The rise of metasearch, and not least developments in Google Hotel Price Ads (HPA), is making this channel a major battleground for hotel’s media spend.
Some chains like NH Hotels are adopting a wait-and-see strategy; Vives, for one, sees the potential of HPA but says it will “depend on how Google plans on evolving it as we have heard different versions of future next steps”.
Google sees tens of millions of searches for hotels daily translating to “tens of millions of potential bookings,” argues Megan Danielson, Google head of industry, travel.
But it’s also highly unlikely that it will want a set to with its other biggest advertisers, aka the OTAs, which can and do still offer consumers the choice that no one chain can fulfill.
Having said that, hotel firms such as Hilton Worldwide are, according to Dustin Bomar, Vice President, Digital Acquisition, finding Google to to be a valuable partner.
HPA, which Hilton began testing three years ago, is, he says, a cost effective and efficient way to secure more direct bookings and also reach an array of new customers across all devices a customer make be searching on.
Since using Google HPA, Hilton Worldwide has seen:
Conversion rates increase by 45%
A 12% increase in overall ROI compared to traditional search campaigns
Where all hotels are working much harder is on driving loyalty. Simplifying the booking process (eg. Google HPA), giving guests more options when searching and richly rewarding those who book through a proprietary channel are among the tactics.
Hotels are treating loyalty programmes as closed user groups but this remains a contested regulatory issue.
Technology and training
With the boundaries between metasearch and the OTAs blurring, hotels must understand the contribution and attribution of every channel and there are plenty of travel tech firms that can help.
For example, technologies from firms such as ForNova utilise automated online data extraction and simulate human shoppers from multiple point-of-sale systems worldwide.
However, while having the right business intelligence and information architecture should be a primary focus, whether to outsource or develop in-house needs careful thought.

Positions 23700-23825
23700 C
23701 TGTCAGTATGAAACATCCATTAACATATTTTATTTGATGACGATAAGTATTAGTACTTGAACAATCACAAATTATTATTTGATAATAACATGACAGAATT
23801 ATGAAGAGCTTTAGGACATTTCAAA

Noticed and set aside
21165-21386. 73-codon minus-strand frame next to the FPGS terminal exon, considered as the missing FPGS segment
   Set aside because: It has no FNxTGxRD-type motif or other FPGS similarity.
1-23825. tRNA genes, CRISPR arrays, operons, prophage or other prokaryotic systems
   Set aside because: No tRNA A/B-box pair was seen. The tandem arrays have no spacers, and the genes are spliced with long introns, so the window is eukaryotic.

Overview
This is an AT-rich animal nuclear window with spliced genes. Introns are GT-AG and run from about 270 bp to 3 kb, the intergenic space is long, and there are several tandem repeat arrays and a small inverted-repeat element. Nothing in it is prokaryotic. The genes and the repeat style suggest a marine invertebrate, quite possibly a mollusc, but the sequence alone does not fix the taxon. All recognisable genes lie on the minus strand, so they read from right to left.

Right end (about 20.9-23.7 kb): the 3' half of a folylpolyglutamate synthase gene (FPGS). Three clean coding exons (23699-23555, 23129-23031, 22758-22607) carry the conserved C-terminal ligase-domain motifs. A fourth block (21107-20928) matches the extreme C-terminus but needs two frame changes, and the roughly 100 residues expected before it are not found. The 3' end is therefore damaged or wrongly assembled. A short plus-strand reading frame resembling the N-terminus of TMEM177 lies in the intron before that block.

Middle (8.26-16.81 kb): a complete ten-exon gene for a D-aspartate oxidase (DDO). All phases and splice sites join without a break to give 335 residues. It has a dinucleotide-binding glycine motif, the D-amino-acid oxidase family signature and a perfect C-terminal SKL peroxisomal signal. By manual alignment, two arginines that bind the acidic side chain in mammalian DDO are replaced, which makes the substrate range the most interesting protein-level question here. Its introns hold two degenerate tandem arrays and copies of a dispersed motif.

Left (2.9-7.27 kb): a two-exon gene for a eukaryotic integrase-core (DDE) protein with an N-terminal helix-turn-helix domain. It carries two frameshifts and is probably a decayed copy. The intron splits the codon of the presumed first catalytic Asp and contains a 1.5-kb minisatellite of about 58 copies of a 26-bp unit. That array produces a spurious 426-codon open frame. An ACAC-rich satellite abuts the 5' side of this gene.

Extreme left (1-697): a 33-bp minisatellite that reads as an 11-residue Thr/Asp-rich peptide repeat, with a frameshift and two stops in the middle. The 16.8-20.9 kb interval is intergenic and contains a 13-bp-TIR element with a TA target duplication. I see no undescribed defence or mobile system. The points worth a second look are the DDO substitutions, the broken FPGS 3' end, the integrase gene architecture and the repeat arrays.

Vives points to several considerations including: strategic value, investment/resources needed and time to market.
When it comes to training and education, strategically there needs to be a much stronger focus today on bringing distribution strategies into line with revenue management, a trend that Hicks has seen accelerate in the past few months and become a major focus for IHG.
Reputation and ancillary revenue
The fast-growing interdependency between reputation and revenue management is recognised by hotel management companies. By feeding data from social listing tools, review sites and online guest surveys back to individual hotels, revenue management decisions are becoming smarter.
“If consumers are seeing the value, and are telling us about it, then that’s a great sign for us to rethink pricing, value add and so on because demand sits squarely with RM,” says Hicks.
Quality and consistency of the brand experience is one thing that hotels can control and an ancillary product strategy, executed well, can help to improve both margins and customer experience.
“All the OTAs are selling travel products on trip but hotels with their local knowledge are perfectly placed to do this,” says EyeforTravel managing director, Tim Gunstone.
Again it’s about knowing your customer. So if you’ve got groups coming through the door then, says Hentschel, you should know that they will spend more on F&B than individuals. So price it right and market accordingly!
Indeed, getting your pricing strategy right is one of the most pressing issues facing hoteliers today.